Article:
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IPFS News Link • DOJ-Department of justice

Judge Rebukes DOJ Arguments Against Release Of Jan. 6 Defendant

•, by Chase Smith

The order, signed by U.S. District Judge Trevor McFadden on March 26, will grant (pdf) the release of Kevin Seefried, a defendant convicted for his role in the Jan. 6, 2021, Capitol breach, pending the appeal of his conviction.

This decision comes despite stark warnings from the Justice Department regarding the implications of such a move.

Mr. Seefried received a three-year prison sentence for obstructing an official proceeding among other charges, facing a potential maximum sentence of 23 years.

After his conviction, he appealed and requested release pending appeal, a request that gained new relevance when the Supreme Court decided to review a related case, Fischer v. United States, which could impact many Jan. 6 defendants.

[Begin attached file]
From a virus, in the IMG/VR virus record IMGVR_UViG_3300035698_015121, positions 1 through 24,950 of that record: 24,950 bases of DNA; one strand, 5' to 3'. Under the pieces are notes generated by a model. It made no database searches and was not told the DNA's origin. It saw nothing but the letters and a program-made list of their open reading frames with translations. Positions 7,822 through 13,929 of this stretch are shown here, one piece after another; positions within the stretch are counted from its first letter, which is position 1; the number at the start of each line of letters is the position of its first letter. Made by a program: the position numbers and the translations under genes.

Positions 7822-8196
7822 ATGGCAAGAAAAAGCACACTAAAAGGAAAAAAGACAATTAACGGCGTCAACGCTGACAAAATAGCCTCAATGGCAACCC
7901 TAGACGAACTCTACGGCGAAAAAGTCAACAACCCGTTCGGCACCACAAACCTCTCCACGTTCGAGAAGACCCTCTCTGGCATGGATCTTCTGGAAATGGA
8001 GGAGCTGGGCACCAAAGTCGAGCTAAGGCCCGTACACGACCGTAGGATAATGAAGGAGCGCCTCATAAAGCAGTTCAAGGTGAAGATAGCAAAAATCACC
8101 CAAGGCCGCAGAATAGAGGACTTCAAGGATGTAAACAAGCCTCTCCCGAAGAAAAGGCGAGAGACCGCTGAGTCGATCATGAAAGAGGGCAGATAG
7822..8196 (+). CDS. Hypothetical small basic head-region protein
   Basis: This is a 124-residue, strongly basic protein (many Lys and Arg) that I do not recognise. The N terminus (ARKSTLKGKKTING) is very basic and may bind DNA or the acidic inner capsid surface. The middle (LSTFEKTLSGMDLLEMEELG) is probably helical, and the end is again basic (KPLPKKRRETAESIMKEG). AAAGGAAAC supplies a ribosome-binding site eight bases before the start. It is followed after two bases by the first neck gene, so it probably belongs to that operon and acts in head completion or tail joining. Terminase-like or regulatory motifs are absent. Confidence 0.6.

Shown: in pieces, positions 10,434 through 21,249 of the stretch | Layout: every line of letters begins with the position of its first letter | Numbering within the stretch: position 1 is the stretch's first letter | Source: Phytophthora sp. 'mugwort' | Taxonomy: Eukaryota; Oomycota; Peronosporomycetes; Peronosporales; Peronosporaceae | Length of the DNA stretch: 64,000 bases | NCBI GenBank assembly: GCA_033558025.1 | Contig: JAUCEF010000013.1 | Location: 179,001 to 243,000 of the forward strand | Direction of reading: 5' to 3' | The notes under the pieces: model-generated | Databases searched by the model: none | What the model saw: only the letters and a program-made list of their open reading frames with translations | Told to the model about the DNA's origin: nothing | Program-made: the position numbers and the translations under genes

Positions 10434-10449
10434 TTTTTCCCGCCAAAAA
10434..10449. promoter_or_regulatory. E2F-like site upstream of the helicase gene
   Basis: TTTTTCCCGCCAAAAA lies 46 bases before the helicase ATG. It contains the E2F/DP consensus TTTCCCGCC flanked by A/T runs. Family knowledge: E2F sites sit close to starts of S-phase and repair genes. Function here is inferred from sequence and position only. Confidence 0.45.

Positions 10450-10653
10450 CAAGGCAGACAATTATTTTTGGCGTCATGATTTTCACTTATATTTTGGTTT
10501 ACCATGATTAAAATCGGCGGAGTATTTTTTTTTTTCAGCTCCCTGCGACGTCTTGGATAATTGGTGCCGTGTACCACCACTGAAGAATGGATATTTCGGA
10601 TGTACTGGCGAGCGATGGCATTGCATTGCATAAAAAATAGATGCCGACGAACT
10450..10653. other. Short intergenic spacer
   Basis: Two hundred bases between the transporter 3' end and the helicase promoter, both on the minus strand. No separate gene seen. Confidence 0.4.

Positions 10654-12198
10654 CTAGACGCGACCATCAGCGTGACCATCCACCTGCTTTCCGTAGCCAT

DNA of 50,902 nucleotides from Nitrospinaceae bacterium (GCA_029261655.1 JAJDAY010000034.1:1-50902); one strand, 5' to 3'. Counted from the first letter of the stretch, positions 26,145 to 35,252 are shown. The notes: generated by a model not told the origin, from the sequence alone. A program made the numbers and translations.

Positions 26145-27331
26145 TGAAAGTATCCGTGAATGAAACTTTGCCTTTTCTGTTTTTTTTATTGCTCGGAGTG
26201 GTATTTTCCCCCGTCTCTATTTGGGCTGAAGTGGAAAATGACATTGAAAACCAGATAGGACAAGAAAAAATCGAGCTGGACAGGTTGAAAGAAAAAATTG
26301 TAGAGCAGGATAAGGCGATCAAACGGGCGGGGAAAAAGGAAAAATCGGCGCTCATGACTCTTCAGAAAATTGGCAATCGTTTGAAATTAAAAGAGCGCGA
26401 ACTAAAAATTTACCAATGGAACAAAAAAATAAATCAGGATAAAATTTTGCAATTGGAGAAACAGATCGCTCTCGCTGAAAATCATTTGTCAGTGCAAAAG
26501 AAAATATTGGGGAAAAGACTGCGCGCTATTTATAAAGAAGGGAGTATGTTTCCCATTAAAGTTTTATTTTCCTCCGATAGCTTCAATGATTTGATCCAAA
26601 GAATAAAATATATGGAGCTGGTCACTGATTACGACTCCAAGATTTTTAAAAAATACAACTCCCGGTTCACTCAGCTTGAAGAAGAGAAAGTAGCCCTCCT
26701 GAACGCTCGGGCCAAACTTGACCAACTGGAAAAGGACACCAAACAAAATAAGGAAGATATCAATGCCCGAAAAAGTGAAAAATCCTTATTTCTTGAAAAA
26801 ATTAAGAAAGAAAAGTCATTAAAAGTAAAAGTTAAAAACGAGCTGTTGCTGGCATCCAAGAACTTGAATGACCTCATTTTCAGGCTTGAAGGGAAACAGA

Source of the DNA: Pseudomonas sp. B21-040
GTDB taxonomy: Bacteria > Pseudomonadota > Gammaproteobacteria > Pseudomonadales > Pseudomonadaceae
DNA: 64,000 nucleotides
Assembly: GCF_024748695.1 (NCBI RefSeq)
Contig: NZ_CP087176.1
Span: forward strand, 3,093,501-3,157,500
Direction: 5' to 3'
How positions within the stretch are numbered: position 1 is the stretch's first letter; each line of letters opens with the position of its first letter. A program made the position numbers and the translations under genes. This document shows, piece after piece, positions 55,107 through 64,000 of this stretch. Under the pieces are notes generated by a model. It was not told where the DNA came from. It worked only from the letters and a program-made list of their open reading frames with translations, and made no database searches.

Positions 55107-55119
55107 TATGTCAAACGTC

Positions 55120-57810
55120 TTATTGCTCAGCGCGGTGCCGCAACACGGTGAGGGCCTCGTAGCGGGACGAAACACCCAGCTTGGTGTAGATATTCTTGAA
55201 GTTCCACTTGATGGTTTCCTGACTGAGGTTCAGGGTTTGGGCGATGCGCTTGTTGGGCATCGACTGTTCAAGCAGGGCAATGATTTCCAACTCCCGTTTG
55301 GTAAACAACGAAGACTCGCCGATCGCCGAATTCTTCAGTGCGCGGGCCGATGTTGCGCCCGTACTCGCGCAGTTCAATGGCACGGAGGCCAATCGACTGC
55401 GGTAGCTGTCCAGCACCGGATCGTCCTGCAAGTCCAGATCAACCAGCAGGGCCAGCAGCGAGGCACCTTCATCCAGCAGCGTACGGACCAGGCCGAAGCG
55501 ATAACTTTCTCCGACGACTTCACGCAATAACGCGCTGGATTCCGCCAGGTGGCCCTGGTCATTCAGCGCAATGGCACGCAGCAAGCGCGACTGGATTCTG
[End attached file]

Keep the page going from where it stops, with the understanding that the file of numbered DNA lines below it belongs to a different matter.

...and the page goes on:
The high Court's decision on this case may influence the outcome of Mr. Seefried's conviction, suggesting it could be vacated depending on the justices' ruling.

Judge Notes Deja Vu

The decision to release Mr. Seefried is grounded in the ongoing legal debate over the application of 18 U.S.C. § 1512(c), the obstruction of an official proceeding statute, beyond the context of "evidence impairment."

"Seefried's current motion is déjà vu all over again," Judge McFadden wrote.

This legal question is currently under review by the Supreme Court in a related case, Fischer v. United States, which directly challenges the scope of § 1512(c) and its application to the Jan. 6 defendants.

Judge McFadden, in his memorandum order, outlined that the release is premised on two conditions mandated by 18 U.S.C. § 3143(b): a defendant is not likely to flee or pose a danger to the community if released, and that the appeal raises a substantial question likely to result in a significantly lesser sentence or reversal.